9. GDocs When you use Android, you end up being subtly pushed towards Google Apps. I never had a Gmail account, nor did I want one, until I learned the hard way that the HTC Sync program is terrible, and the easiest way for me to sync Outlook with my phone is through Gmail.
Start with Gmail, and soon you’ll be dabbling with Docs, Blogger and Buzz. Several people emailed me to suggest various Office synching programs. While I included one in this roundup (TouchDown), I personally think that for most people it’s easier to use Google, which converts documents quickly and without much fuss and gives you plentiful, free online storage.
GDocs is a word-processing beachhead on the Anroid. GDocs lets you view, create and edit documents and spreadsheets from your Google Docs account. Of course, since Google lets you store Office documents in Google Docs, GDocs works for Word too. As a test, I wrote this entry on my Android and had no trouble, other than the less-than-ideal onscreen keyboard.
10. aTrackDog Patch management and software updates are a major IT headache. How long until this problem migrates from the desktop to the smartphone?
aTrackDog will help you get ahead of this issue, keeping track of all of your applications and informing you of updates. Without aTrackDog, this is a manual app-by-app chore. With aTrackDog, it’s a centralized task completed in a couple of minutes.
11. ASTRO File Manager This app is the easiest, most popular way to manage files and folders on your Android. Having troubling locating music on your SD card? Tap over to ASTRO and you’ll find it instantly. The only downside of ASTRO – and this is not ASTRO’s fault – is that you cannot uninstall annoying preloaded apps (on Sprint it’s nuisances like the NASCAR app) with ASTRO. Unfortunately, you have to root your phone to do that. Of course, readers of an IT pub like CIO Update should have no qualms about rooting their phone. I’m not as tech savvy as most of you, and I found it to be a relatively painless process.
12. PdaNet Say you’re traveling, you have all-you-can-eat data through your Android, yet you’d rather be working on your laptop without shelling out for a separate mobile broadband card and plan. You should be able to tether your laptop to your phone, right? Wrong. Carriers frown on this and have made sure it’s not easy to do on their phones.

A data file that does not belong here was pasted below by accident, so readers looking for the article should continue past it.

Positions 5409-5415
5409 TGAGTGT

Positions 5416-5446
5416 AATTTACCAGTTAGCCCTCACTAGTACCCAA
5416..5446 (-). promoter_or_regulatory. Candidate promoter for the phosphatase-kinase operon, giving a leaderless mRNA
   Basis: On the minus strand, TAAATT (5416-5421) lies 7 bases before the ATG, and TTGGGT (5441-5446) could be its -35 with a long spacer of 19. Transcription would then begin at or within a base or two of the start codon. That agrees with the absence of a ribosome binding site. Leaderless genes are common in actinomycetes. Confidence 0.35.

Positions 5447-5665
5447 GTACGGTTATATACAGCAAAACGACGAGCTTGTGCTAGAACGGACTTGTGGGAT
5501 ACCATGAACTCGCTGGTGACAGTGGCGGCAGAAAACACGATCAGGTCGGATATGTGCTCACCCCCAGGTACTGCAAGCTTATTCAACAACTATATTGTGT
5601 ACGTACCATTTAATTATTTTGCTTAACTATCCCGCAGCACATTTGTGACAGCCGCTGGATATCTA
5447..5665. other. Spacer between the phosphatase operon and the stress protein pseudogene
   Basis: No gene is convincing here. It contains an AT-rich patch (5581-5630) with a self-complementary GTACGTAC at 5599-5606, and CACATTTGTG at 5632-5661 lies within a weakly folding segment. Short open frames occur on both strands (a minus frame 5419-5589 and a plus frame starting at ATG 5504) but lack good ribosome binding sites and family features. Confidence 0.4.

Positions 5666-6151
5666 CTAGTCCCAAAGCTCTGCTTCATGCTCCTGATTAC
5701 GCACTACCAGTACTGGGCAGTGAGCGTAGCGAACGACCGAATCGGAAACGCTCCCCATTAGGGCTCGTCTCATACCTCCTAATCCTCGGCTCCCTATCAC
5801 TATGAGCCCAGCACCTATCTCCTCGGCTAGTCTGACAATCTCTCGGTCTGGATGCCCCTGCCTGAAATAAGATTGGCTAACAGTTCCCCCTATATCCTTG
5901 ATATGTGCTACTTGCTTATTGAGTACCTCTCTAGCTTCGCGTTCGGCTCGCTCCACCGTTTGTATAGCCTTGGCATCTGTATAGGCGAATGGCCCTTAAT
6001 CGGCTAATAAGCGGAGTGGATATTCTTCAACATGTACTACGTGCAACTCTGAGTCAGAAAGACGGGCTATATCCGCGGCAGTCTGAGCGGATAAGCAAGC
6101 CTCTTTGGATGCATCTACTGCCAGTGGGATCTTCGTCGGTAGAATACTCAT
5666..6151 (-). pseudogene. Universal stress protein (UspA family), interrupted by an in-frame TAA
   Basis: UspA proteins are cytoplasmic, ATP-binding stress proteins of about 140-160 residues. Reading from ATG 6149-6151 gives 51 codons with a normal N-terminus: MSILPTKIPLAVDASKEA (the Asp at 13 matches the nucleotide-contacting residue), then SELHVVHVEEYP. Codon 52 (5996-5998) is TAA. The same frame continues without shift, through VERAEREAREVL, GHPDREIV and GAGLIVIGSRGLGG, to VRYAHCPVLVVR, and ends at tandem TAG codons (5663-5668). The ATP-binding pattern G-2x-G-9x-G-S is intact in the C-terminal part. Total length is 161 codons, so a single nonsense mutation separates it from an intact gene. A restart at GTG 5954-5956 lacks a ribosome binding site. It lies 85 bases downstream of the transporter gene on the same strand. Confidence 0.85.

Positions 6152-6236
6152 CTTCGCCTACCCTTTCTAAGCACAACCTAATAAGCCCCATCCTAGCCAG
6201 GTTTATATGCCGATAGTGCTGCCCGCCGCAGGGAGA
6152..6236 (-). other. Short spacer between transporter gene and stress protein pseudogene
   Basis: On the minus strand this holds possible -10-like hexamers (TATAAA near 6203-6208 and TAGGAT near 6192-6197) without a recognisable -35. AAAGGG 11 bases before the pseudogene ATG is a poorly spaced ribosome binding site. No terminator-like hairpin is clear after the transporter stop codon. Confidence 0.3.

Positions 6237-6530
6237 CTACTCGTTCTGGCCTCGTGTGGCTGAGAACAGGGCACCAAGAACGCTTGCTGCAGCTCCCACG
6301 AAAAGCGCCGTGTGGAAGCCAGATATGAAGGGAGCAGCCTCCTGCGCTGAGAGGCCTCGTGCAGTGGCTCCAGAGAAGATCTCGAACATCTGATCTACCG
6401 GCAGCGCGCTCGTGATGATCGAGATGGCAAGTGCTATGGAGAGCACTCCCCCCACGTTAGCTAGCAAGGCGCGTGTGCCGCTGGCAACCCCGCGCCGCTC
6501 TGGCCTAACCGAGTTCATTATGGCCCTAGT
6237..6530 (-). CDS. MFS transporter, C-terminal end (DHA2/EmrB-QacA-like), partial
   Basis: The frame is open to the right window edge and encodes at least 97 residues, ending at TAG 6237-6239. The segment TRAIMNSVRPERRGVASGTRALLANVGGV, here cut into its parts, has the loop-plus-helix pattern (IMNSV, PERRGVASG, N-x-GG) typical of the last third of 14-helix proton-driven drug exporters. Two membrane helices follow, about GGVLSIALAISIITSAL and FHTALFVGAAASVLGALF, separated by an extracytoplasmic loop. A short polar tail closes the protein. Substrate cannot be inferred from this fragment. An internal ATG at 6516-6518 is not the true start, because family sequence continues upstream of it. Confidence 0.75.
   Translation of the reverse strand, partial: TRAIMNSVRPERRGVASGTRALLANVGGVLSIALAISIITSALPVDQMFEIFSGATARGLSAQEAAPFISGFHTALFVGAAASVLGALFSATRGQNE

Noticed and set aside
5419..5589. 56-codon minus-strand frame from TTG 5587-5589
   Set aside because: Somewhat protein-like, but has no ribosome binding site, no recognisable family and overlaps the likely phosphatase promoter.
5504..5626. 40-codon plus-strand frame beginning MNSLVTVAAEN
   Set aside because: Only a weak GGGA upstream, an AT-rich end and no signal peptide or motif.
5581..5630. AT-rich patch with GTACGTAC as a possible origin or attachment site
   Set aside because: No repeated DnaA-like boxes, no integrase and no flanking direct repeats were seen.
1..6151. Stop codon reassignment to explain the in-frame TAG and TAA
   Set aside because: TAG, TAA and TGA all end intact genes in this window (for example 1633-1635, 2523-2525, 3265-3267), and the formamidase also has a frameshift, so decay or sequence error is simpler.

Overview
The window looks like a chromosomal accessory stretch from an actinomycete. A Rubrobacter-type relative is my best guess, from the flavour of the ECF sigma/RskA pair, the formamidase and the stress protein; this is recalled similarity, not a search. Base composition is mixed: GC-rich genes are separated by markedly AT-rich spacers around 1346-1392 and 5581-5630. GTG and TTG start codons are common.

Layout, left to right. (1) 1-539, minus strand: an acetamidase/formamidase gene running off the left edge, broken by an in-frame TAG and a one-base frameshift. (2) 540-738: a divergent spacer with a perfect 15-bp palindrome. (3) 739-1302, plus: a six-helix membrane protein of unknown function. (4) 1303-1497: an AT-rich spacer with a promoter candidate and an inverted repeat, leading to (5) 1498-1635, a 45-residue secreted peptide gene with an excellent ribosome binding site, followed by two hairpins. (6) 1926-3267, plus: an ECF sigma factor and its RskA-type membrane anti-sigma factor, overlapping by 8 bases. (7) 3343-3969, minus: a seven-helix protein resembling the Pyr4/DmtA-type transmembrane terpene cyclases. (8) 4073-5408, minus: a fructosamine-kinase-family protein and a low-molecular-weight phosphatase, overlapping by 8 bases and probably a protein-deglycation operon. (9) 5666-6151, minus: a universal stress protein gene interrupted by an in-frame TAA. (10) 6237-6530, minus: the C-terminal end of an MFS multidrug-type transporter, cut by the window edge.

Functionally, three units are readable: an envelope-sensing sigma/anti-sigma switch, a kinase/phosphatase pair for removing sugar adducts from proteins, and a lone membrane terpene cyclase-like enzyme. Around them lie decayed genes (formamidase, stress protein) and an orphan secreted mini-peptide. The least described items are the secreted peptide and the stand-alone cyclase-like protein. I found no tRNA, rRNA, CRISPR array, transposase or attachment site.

Search the web and you’ll find plenty of ways to root your phone to enable tethering. And easier method is to simply install PdaNet, which makes tethering a breeze. Simply install it on your phone and laptop, connect the two via USB or Bluetooth, and you’re all set.
Cost: Basic: Free. Full version, which includes support of secure websites: $18.95.
13. gPanel Mobile for Google Apps Continuing with the premise that Android woos you further into Google’s realm, for organizations that have ditched Office in favor of Google Apps, it’d be nice to have a way to remotely administer those apps, wouldn’t it?
Enter gPanel Mobile for Google Apps. Aaron Gumz, Managing Partner of Promevo, which developed gPanel, explains the app’s value through a couple of worst-case scenarios. “You’re at a conference and your CIO calls you and says you need to suspend a user’s account immediately because that person went rogue and is blasting out derogatory emails. With gPanel Mobile you can suspend a user’s access in seconds” right from your Android.
Or: “It’s 11 PM and you’re out on the town. Your CIO calls you because he can’t access his Google Apps email. His password is not working. With gPanel Mobile you can reset his password in seconds without having to boot up your netbook or laptop, or worse, run home to do it.”
Google Goggles lets you use your phone’s camera in order to perform picture-based searches of the web. Sounds like a consumer app, right? Not if you use it to read business cards and turn them into contacts. You can also use Google Goggles to identify landmarks, get instant wine reviews, retrieve book summaries and translate foreign text.
15. Layar The utility of augmented reality in the business world is sketchy at best – for now. However, with behemoths like Cisco believing augmented reality is the “future of shopping” and BMW considering it the “future of car repair,” it’s just a matter of time until augmented reality catches on in the enterprise.
Layar is an “augmented reality browser” that uses your phone’s camera, compass and GPS to serve up real-time digital information that is layered over your camera’s view. For instance, National Geographic is using Layar to serve up AR travel guides. The first one will be released soon for Washington, D.C.